Fitts and Posner also suggest that mere conscious awareness of the bodily movements involved in expert action can have deleterious consequences. And this attention does not seem necessarily expressible in words: expert dancers, they tell us, “ignore kinesthetic information and visual information about their movements,” and if an expert golfer thinks about, say, stabilizing her torso muscles during a swing, things may go awry (1967: p. 16). Such thoughts about stabilizing one’s torso muscles, and even more so, such awareness of kinesthetic and visual information about movements, might not be declarative, yet according to Fitts and Posner, they are deleterious nonetheless.

While Fitts and Posner’s view that skill at the highest level is automatic is based in a large part on “qualitative data” –that is, data from observations and interviews with experts—it has inspired numerous researchers to devise experimental tests of the theory. For example, in investigating the degree to which expert skill proceeds automatically, Robert Gray (2004), Sian Beilock et al. (2002, 2004), Ford, Hodges, and Williams (2005), and Leavitt (1979) have looked at what happens when expert athletes perform their skill while directing their attention either to a specific aspect of their movement or to an extraneous task. Such experiments are seen as supporting the just-do-it principle, since experts perform worse in the skill-focused condition than in the extraneous-task condition. Moreover, Beilock et al. (2004) and R. Gray (2004) found that the skill-focused condition produced worse results than having the experts perform as they usually would without an additional task (in a single-task condition).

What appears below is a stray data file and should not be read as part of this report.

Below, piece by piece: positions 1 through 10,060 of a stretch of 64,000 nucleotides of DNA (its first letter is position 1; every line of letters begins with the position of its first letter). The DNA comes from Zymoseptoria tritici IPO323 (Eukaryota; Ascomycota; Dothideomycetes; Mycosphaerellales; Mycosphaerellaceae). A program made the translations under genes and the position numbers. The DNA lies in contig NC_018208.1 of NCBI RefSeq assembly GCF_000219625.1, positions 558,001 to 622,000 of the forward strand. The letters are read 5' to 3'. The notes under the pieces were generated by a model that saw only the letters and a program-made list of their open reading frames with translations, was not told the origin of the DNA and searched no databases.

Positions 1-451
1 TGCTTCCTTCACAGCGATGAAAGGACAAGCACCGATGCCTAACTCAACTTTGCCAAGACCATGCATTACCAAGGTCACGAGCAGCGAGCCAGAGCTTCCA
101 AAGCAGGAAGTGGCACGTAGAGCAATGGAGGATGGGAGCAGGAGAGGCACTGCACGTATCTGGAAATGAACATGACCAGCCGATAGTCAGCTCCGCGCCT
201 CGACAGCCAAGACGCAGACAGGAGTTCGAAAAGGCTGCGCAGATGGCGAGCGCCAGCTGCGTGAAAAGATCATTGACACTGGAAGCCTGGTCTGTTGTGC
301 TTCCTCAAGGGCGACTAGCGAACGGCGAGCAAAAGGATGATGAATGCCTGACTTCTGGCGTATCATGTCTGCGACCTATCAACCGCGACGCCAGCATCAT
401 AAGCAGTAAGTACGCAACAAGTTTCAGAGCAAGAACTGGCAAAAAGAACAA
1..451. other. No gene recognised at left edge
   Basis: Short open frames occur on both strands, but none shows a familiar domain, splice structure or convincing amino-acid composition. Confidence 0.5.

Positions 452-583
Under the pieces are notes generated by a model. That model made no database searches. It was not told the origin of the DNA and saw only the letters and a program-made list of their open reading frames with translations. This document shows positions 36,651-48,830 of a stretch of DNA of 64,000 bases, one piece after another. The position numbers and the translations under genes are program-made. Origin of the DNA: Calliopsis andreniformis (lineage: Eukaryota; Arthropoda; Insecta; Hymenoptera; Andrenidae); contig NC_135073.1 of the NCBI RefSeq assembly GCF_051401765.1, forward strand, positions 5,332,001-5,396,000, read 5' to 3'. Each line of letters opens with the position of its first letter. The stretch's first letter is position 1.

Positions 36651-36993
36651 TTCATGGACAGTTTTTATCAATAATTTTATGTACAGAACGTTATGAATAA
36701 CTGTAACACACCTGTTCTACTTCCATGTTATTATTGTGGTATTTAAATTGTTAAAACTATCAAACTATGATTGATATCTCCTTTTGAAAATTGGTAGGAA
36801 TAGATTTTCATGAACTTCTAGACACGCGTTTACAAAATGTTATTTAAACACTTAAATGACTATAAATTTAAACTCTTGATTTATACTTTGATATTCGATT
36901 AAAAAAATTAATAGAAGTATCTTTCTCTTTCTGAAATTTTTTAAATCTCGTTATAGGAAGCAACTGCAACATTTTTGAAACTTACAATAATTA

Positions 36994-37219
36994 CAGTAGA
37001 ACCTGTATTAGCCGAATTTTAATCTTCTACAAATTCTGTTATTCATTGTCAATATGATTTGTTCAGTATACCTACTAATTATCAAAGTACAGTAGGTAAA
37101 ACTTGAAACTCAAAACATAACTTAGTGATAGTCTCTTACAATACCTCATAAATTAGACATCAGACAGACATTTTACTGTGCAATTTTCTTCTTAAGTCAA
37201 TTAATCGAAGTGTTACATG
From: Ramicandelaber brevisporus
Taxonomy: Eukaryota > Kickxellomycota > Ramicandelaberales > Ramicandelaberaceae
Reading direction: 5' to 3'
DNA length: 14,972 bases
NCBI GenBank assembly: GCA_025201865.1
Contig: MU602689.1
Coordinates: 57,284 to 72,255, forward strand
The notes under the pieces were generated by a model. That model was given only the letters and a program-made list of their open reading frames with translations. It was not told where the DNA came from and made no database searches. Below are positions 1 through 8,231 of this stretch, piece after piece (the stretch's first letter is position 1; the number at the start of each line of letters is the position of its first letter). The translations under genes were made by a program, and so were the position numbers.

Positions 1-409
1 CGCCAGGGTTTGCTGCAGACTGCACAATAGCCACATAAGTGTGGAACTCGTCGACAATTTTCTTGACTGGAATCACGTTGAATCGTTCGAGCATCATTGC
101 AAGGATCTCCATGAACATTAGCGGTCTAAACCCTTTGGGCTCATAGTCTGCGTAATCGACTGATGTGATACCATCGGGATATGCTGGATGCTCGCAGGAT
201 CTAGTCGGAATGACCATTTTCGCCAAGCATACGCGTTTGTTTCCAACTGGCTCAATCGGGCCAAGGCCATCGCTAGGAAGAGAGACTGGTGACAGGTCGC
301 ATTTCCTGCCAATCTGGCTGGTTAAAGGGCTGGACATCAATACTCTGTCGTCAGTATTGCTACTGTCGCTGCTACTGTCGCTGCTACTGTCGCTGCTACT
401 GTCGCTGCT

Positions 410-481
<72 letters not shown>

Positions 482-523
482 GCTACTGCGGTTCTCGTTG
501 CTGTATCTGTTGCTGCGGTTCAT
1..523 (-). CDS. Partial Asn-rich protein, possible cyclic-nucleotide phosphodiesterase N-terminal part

The resulting view of skill acquisition is widely, though not universally, held among psychologists who work on expertise. Summing up the received view on this final stage of skill acquisition, Gabriele Wulf (2007) tells us, “there is little disagreement that once an individual has reached the autonomous stage, in which movements are usually controlled automatically, paying attention to skill execution is typically detrimental” (p. 6). In Wulf’s (2007) view, research on skill “clearly show[s] that if experienced individuals direct their attention to the details of skill execution, the result is almost certainly a decrement in performance” (p. 23). Sian Beilock and colleagues have a similar perspective on the psychology literature on skill: “Current theories of skill acquisition and automaticity suggest,” they tell us, “that well learned skill execution is ‘automated’— controlled by procedural knowledge that requires little on-line attention and control and operates mainly outside of working memory”17 (2002, p. 1211). Some of this research is not on what I would refer to as expert-level performance; however, the results are often seen to generalize. As Beilock and colleagues claim, “this pattern [of skill development] suggests that whereas novel or less practiced performance may demand extensive attentional resources for successful implementation, such explicit monitoring and control may not be necessary at high levels of skill execution” (ibid., p. 1212).